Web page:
I have been convinced that the fundamental skill underpinning leadership is communication. Clear, concise, open and honest communication is essential for ensuring a study protocol is comprehensively implemented and the whole team (participants, researchers, administrators, managers, funders) are aware of and are valued for their contribution.
Has this study had a wider impact on the community?
One impact has been that a Health Board, serving a remote Scottish community, has for the first time been involved in a very large national research study. They have been so impressed by their experience that they are asking for national systems to be put in place so that they can continue their participation in national research studies. This is very important in ensuring that research conducted in Scotland is representative of the whole of the Scottish population.
Other important impacts are that SIREN results are sent on a regular basis to the UK governments to help inform their management of the pandemic and the results are also shared with international audiences in the form of peer-reviewed journal articles. So far there has been seven such articles published.
And lastly, what would have happened if the study was not here?
It is unique in that it is the largest study of its kind that we know of in the world. It is not the only study investigating people’s immune response to COVID-19 but its strengths are it has provided specific knowledge about the UK population, a very large sample size and a long duration of data collection. It has helped to develop the evidence base for management of COVID-19 infection nationally and internationally.
Thank you very much for your time, it was a pleasure to have this conversation.
Published journal articles from SIREN to date
- Pople, D., et al., Burden of SARS-CoV-2 infection in healthcare workers during second wave in England and impact of vaccines: prospective multicentre cohort study (SIREN) and mathematical model. BMJ, 2022. 378: p. e070379. Retrieved from: https://www.bmj.com/content/378/bmj-2022-070379
- Wallace, S., et al., Impact of prior SARS-CoV-2 infection and COVID-19 vaccination on the subsequent incidence of COVID-19: a multicentre prospective cohort study among UK healthcare workers – the SIREN (Sarscov2 Immunity & REinfection EvaluatioN) study protocol. BMJ Open, 2022. 12(6): p. e054336. Retrieved from: https://bmjopen.bmj.com/content/12/6/e054336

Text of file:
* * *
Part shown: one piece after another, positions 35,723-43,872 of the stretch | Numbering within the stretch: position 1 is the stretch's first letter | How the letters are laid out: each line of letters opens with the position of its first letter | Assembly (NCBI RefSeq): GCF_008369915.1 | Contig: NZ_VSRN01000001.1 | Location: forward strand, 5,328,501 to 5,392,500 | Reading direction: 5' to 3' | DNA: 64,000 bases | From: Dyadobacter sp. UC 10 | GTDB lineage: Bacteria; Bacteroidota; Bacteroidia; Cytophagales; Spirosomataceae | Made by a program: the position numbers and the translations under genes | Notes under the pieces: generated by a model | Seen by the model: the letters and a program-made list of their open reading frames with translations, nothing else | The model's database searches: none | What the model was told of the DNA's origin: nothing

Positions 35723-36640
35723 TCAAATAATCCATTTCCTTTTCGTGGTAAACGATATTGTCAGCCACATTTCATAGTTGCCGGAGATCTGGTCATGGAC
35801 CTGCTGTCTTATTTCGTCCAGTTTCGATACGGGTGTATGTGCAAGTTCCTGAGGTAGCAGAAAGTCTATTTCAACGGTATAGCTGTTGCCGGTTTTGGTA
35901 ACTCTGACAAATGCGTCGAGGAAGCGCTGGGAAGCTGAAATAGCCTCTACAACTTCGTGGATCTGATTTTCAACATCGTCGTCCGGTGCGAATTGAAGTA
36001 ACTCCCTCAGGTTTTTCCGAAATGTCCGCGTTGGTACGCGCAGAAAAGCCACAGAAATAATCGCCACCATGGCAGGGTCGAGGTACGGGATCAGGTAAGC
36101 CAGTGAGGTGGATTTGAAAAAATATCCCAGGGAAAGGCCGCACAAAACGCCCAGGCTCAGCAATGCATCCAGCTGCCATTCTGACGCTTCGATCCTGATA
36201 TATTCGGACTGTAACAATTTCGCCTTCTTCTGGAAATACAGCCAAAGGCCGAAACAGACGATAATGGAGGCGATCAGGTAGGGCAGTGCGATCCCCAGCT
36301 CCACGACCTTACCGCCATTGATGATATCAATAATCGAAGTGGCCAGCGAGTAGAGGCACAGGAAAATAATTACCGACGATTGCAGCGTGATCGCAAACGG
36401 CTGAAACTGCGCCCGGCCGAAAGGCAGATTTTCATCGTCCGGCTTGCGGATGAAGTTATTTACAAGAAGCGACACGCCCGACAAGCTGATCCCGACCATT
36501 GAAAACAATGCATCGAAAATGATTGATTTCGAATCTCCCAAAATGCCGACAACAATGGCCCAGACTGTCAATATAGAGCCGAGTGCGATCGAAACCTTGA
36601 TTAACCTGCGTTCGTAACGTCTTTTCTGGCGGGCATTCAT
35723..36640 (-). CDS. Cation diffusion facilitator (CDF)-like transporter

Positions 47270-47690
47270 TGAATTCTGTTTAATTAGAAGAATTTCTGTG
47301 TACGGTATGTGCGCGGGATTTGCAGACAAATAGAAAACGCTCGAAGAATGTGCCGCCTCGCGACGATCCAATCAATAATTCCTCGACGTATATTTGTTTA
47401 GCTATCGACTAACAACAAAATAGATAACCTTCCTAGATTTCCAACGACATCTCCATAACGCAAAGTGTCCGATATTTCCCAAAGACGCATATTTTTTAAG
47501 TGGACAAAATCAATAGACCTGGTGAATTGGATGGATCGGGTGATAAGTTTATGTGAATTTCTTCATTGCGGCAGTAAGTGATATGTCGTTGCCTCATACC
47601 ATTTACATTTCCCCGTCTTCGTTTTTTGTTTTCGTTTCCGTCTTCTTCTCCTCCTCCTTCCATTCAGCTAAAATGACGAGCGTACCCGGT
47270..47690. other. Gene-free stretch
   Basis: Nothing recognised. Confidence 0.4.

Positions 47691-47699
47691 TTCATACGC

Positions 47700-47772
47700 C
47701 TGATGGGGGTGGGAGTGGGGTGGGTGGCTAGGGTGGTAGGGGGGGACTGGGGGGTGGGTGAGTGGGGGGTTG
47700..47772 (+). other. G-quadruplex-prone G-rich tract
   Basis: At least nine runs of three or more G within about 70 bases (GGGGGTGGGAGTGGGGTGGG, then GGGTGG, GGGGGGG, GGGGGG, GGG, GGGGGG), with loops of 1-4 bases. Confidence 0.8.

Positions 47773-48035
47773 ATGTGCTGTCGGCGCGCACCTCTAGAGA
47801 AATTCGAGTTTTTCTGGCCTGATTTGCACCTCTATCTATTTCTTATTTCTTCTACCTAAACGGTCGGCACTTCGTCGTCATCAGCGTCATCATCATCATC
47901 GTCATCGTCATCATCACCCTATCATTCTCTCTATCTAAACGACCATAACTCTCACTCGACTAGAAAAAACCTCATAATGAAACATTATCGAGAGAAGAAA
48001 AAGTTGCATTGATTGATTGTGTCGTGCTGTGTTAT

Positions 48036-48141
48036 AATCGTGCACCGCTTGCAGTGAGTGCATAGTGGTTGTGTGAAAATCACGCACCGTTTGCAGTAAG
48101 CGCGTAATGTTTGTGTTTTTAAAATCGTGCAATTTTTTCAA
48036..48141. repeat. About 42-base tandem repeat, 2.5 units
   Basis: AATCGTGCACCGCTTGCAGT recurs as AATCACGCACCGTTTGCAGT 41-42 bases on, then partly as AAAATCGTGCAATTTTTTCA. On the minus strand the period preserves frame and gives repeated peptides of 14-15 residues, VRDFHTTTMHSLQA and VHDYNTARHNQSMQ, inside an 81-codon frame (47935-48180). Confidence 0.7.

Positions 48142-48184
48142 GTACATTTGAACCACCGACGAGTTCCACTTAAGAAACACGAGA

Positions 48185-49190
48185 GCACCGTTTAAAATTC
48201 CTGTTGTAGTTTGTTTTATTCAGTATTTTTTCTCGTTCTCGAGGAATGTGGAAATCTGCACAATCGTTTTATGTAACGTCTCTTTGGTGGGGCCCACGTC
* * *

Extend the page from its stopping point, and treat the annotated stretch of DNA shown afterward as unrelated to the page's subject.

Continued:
- Atti, A., et al., Serological profile of first SARS-CoV-2 reinfection cases detected within the SIREN study. J Infect, 2022. 84(2): p. 248-288. Retrieved from: https://pubmed.ncbi.nlm.nih.gov/34600935/
- Hall, V., et al., Protection against SARS-CoV-2 after Covid-19 Vaccination and Previous Infection. New England Journal of Medicine, 2022. 386(13): p. 1207-1220. T. Retrieved from: https://www.nejm.org/doi/full/10.1056/NEJMoa2118691
- Hall, V.J., et al., SARS-CoV-2 infection rates of antibody-positive compared with antibody-negative health-care workers in England: a large, multicentre, prospective cohort study (SIREN). Lancet, 2021. 397(10283): p. 1459-1469. Retrieved from: https://pubmed.ncbi.nlm.nih.gov/33844963/
- Hall, V.J., et al., COVID-19 vaccine coverage in health-care workers in England and effectiveness of BNT162b2 mRNA vaccine against infection (SIREN): a prospective, multicentre, cohort study. The Lancet, 2021. 397(10286): p. 1725-1735. Retrieved from: https://pubmed.ncbi.nnih.gov/33901423/
- Atti A, Insalata F, Carr EJ, Otter AD, Castillo-Olivares J, Wu M, et al. Antibody correlates of protection from SARS-CoV-2 reinfection prior to vaccination: a nested case-control within the SIREN study. J Infect. Retrieved from: https://www.journalofinfection.com/article/S0163-4453(22)00535-7/fulltext